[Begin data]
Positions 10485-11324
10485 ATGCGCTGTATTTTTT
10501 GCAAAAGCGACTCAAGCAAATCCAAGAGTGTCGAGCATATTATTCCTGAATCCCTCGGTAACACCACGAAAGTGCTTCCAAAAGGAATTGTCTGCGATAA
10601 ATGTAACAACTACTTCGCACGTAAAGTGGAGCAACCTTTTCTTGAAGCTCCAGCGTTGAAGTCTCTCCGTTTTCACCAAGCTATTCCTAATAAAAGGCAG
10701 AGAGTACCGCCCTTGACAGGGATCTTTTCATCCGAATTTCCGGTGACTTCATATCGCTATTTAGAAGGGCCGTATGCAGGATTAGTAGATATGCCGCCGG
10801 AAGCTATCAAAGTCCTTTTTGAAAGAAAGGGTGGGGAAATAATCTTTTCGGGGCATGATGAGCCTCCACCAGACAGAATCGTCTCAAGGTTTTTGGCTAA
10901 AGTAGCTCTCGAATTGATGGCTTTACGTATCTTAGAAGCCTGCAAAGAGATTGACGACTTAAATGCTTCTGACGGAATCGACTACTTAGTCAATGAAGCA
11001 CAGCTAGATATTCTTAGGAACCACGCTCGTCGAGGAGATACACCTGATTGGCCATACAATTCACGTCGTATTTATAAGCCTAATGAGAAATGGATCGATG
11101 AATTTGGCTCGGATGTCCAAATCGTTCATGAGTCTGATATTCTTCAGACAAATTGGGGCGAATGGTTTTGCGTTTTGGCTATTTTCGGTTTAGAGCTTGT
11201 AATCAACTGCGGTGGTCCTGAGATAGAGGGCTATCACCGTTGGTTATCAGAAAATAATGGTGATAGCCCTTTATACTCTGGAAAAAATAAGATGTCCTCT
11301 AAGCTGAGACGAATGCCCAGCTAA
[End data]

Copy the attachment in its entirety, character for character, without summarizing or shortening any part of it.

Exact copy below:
Positions 10485-11324
10485 ATGCGCTGTATTTTTT
10501 GCAAAAGCGACTCAAGCAAATCCAAGAGTGTCGAGCATATTATTCCTGAATCCCTCGGTAACACCACGAAAGTGCTTCCAAAAGGAATTGTCTGCGATAA
10601 ATGTAACAACTACTTCGCACGTAAAGTGGAGCAACCTTTTCTTGAAGCTCCAGCGTTGAAGTCTCTCCGTTTTCACCAAGCTATTCCTAATAAAAGGCAG
10701 AGAGTACCGCCCTTGACAGGGATCTTTTCATCCGAATTTCCGGTGACTTCATATCGCTATTTAGAAGGGCCGTATGCAGGATTAGTAGATATGCCGCCGG
10801 AAGCTATCAAAGTCCTTTTTGAAAGAAAGGGTGGGGAAATAATCTTTTCGGGGCATGATGAGCCTCCACCAGACAGAATCGTCTCAAGGTTTTTGGCTAA
10901 AGTAGCTCTCGAATTGATGGCTTTACGTATCTTAGAAGCCTGCAAAGAGATTGACGACTTAAATGCTTCTGACGGAATCGACTACTTAGTCAATGAAGCA
11001 CAGCTAGATATTCTTAGGAACCACGCTCGTCGAGGAGATACACCTGATTGGCCATACAATTCACGTCGTATTTATAAGCCTAATGAGAAATGGATCGATG
11101 AATTTGGCTCGGATGTCCAAATCGTTCATGAGTCTGATATTCTTCAGACAAATTGGGGCGAATGGTTTTGCGTTTTGGCTATTTTCGGTTTAGAGCTTGT
11201 AATCAACTGCGGTGGTCCTGAGATAGAGGGCTATCACCGTTGGTTATCAGAAAATAATGGTGATAGCCCTTTATACTCTGGAAAAAATAAGATGTCCTCT
11301 AAGCTGAGACGAATGCCCAGCTAA